One especially potent aspect of technolatry is economic. In technolatry, we talk a lot about the standard of living, even as we live without any standards. We sometimes think our standard of living is high compared to a previous generation, and we even have numbers to prove it. But what do those numbers really mean? Are we better off and happier than our grandparents were? We have our microwaves and VCR’s and luxury cars, true enough. We also have more divorce, drugs, and depression. We have little to do with our neighbors, and we can’t get along with our families, but oh, do we have a great standard of living! If you don’t believe it, ask the economists—they have numbers to prove it!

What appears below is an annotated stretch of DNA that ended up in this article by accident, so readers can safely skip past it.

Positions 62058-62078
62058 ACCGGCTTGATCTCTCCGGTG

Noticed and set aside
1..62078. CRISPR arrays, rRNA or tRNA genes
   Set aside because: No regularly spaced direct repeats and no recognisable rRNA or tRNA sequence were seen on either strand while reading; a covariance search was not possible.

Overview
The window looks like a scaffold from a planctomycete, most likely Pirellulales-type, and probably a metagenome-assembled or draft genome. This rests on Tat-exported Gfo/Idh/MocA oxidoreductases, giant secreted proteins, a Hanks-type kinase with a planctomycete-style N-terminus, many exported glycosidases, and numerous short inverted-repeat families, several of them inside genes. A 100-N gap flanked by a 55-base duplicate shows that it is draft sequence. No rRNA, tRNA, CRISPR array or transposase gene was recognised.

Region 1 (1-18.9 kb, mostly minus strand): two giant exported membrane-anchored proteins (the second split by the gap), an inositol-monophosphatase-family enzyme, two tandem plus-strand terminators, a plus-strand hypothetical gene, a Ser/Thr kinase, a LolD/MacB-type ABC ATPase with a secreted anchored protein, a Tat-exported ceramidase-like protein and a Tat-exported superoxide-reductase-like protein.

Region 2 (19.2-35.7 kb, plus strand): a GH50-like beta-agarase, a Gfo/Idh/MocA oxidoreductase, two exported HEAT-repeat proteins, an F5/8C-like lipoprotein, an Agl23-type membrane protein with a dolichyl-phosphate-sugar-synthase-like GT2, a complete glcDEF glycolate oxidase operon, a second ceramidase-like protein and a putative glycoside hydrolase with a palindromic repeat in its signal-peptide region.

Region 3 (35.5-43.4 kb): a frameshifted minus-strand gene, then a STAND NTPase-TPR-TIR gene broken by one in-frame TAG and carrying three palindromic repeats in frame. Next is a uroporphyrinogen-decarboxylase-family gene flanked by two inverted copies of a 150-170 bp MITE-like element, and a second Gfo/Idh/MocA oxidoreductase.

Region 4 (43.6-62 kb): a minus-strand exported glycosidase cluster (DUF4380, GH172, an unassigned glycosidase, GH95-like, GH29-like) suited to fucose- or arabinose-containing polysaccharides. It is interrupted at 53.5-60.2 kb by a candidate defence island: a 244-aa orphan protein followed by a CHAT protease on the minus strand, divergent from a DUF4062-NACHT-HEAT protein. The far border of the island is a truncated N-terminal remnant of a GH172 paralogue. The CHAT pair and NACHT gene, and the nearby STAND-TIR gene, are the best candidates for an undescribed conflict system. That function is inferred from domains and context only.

A great irony of technolatry is that the more we trust in statistics and technology and technique, the worse our situation becomes. We’ve never had so many different forms of birth control and abortion, yet we’ve got more children born out of wedlock than ever before. We’ve never had such high‑tech equipment for police and military forces, yet our world is more dangerous than ever. We’ve never had so many educational programs, yet literacy and reading continue to slump. We’ve never had so many “experts” in psychology and sociology, and yet we’ve never had such widespread psychological and social problems. We’ve never had so much information and research, yet we’re more confused than ever about who we are and why we’re alive. Could it be that we’re worshiping the wrong gods? Could it be that we’re looking in the wrong direction for salvation?